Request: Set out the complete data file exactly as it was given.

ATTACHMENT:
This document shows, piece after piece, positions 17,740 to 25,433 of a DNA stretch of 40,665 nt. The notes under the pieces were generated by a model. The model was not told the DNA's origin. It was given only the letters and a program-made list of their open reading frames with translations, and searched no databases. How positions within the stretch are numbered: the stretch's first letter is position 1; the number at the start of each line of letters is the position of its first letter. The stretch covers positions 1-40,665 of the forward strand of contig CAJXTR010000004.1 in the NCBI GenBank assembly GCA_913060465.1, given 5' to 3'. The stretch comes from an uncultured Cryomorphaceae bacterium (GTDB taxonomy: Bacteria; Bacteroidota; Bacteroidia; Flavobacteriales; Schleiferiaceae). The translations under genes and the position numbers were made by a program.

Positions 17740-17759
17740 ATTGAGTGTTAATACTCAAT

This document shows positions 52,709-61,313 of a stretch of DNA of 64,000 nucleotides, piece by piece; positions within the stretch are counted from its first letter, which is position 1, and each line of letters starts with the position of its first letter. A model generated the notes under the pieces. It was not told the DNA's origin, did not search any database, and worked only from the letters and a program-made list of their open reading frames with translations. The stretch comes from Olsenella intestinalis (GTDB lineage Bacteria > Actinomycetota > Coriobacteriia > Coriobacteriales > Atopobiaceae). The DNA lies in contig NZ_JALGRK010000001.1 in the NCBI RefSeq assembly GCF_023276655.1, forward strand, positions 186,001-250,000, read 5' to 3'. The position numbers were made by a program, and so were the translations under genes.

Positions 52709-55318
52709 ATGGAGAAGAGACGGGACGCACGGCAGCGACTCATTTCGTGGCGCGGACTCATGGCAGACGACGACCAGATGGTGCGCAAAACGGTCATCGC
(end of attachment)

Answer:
This document shows, piece after piece, positions 17,740 to 25,433 of a DNA stretch of 40,665 nt. The notes under the pieces were generated by a model. The model was not told the DNA's origin. It was given only the letters and a program-made list of their open reading frames with translations, and searched no databases. How positions within the stretch are numbered: the stretch's first letter is position 1; the number at the start of each line of letters is the position of its first letter. The stretch covers positions 1-40,665 of the forward strand of contig CAJXTR010000004.1 in the NCBI GenBank assembly GCA_913060465.1, given 5' to 3'. The stretch comes from an uncultured Cryomorphaceae bacterium (GTDB taxonomy: Bacteria; Bacteroidota; Bacteroidia; Flavobacteriales; Schleiferiaceae). The translations under genes and the position numbers were made by a program.

Positions 17740-17759
17740 ATTGAGTGTTAATACTCAAT

This document shows positions 52,709-61,313 of a stretch of DNA of 64,000 nucleotides, piece by piece; positions within the stretch are counted from its first letter, which is position 1, and each line of letters starts with the position of its first letter. A model generated the notes under the pieces. It was not told the DNA's origin, did not search any database, and worked only from the letters and a program-made list of their open reading frames with translations. The stretch comes from Olsenella intestinalis (GTDB lineage Bacteria > Actinomycetota > Coriobacteriia > Coriobacteriales > Atopobiaceae). The DNA lies in contig NZ_JALGRK010000001.1 in the NCBI RefSeq assembly GCF_023276655.1, forward strand, positions 186,001-250,000, read 5' to 3'. The position numbers were made by a program, and so were the translations under genes.

Positions 52709-55318
52709 ATGGAGAAGAGACGGGACGCACGGCAGCGACTCATTTCGTGGCGCGGACTCATGGCAGACGACGACCAGATGGTGCGCAAAACGGTCATCGC